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Album Review: The B.B. King Blues BandThe Soul Of The King

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Released through Ruf Records – 11th May 2019

An assemblage of The B.B. King Blues Band members and guests celebrating the great man and his music. The Hoax, of course, celebrated Riley King a few years back on a terrific album and it is pleasing that this set in the wake of his passing shares the fiery spirit of that record. The guests could hardly be more appealing on this release.

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They ‘get’ King and don’t let natural respect spoil the fireworks.

Irene Irene starts the programme with a fat horn blast and slick guitar from our friend Kenney Wayne Shepherd, steady bass and a confident vocal from Russell Jackson.

You couldn’t get more authentic than this! It’s relaxed but exhilarating, and what was B.B. himself? On to Sweet Little Angel which has singing, harp and guitar from Kenny Neal, no less. An almost sleazy tempo gives Neal space to work. For me, it’s a little too close to the original on that live B.B. album. Always the danger with tribute records. Neal’s guitar tone is splendid and his playing fluid and soulful.

There Must Be A Better World Somewhere brings Diunna Greenleaf to the mike and a languid sax adds a late evening vibe to the performance. Beautiful warm keys just add to the mellow feel. Are Mary Griffin and Taj Mahal going to be outshone on this collection? Of course not and Paying The Cost To Be The Boss has all the bounce and spirit that B.B. brought to the song. The band rocks on with the horn blasts fitting in just so. The only shame is that Taj didn’t grab a harp! Eric Demmer turns in a fine sax break.

Low Down is from the band’s pens and with Kirk Joseph’s tuba mines that syncopated Noo Awlins sound with pattering second-line drumming and skittering trumpet from Lamar Boulet. Jackson sings this with conspiratorial intent.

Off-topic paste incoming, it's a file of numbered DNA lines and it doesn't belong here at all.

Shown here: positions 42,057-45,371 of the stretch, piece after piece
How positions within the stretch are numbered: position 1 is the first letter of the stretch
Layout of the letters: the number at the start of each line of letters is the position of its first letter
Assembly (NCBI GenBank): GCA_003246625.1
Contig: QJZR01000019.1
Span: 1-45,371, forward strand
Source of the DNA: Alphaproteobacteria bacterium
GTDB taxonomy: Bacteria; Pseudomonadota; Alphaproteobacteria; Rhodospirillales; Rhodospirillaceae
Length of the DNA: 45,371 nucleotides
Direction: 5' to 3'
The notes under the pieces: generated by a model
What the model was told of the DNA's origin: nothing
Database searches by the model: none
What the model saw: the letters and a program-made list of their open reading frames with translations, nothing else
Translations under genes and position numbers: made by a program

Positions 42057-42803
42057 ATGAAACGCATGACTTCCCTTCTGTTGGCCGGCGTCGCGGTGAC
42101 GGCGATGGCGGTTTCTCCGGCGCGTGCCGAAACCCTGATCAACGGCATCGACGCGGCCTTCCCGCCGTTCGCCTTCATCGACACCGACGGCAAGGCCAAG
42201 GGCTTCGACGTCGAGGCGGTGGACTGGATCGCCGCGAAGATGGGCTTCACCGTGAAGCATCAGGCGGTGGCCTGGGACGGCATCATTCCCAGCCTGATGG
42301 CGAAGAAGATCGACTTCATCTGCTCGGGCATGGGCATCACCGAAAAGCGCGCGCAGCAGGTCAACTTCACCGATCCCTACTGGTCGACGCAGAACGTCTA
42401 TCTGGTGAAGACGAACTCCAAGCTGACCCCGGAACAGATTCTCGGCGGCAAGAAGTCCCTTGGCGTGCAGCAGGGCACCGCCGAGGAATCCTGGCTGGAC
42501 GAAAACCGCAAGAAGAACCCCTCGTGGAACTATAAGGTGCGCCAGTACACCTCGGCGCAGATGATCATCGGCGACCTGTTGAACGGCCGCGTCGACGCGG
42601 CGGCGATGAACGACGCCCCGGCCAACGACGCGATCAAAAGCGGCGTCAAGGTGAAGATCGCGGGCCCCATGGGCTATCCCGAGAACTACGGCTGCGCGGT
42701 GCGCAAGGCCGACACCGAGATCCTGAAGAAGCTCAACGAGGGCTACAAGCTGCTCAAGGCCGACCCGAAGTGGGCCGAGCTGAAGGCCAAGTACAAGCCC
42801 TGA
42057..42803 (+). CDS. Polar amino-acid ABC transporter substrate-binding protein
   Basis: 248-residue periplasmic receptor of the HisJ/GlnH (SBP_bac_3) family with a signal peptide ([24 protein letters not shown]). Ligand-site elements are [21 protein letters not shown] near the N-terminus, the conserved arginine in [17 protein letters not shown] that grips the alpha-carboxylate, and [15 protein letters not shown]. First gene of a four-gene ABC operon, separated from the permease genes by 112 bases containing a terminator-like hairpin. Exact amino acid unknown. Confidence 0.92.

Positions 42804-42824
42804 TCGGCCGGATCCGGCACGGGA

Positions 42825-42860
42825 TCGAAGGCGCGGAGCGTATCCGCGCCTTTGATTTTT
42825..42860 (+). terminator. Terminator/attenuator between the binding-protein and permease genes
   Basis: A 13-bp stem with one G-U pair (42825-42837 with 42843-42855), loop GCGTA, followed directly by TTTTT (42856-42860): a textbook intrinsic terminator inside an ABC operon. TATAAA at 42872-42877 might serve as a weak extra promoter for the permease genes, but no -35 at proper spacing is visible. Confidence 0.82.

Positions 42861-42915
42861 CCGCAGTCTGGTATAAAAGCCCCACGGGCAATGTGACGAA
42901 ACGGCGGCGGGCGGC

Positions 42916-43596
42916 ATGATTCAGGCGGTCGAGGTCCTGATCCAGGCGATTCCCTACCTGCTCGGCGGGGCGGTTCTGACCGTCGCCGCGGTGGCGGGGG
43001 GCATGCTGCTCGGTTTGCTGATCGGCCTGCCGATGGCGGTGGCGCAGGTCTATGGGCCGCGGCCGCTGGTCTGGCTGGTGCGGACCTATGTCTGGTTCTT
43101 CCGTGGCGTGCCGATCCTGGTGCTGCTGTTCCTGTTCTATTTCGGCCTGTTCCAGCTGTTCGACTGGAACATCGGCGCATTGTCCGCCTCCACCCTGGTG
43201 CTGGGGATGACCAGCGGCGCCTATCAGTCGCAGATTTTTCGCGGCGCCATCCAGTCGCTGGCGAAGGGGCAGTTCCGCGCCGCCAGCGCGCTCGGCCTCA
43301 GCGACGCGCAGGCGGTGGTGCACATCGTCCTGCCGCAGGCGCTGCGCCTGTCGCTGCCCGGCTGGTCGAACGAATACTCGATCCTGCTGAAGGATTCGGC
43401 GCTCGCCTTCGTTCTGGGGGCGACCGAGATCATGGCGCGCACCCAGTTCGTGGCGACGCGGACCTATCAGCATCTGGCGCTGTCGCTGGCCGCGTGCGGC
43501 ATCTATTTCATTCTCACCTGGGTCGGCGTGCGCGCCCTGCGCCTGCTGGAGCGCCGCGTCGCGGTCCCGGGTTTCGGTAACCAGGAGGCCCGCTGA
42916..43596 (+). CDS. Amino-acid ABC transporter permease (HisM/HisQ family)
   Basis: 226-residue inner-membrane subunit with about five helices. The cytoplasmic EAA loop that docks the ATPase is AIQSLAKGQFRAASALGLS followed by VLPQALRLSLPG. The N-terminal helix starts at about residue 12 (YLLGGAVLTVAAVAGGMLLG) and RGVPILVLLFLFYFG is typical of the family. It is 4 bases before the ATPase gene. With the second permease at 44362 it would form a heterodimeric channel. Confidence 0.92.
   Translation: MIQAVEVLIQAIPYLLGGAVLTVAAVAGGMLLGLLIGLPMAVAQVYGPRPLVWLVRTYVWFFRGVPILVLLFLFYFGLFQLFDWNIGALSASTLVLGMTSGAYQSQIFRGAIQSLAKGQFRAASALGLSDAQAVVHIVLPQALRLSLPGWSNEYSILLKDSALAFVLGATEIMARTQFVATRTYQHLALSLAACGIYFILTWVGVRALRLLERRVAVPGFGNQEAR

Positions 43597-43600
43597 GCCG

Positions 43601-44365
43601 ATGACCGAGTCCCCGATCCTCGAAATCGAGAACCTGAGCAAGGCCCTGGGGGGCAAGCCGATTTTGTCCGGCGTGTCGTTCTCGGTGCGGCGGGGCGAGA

She’s The One is a dreamy r&b ballad with a Demmer lead vocal and soft Hammond. A predictable chord progression doesn’t spoil the easy appeal. Demmer’s sax often evokes, Ronnie Laws.

On to Taking Care Of Business with Russell Jackson on lead vocal. The pace is funky indeed, guitar here by Wilbert Crosby and overall a Crusaders vibe rules.

Becoming The Blues is old-timey blues taken slow with Neal on back porch acoustic harp. The tempo picks up a couple of minutes in.

Hey There Pretty Woman is a horn-spattered moody piece, by far my favoured track if maybe more Freddie than B.B.! James Bolden takes the vocal and sure has his own style on this cut and the next one.

Here Today, Gone Tomorrow rides walking bass on an upbeat blues. Regal Blues features singing and guitar from Joe Louis Walker and is a typical B.B. snappy leads and all. Walker sounds comfortable.

Bolden sings Pocket Full Of Money with an almost Sinatra insouciance but his own phrasing. He really does shine on this collection.

The Thrill Is Gone is led by Michael Lee on vocal and guitar and closes this programme. It’s a light-funk edition and quite good.

“After being with B.B. for thirty-five years, this band lives and breathes his music. It has become part of them “ says one of the producers, Terry Harvey. He’s not wrong!

Album Review by Pete Sargeant

For More Info – B.B. King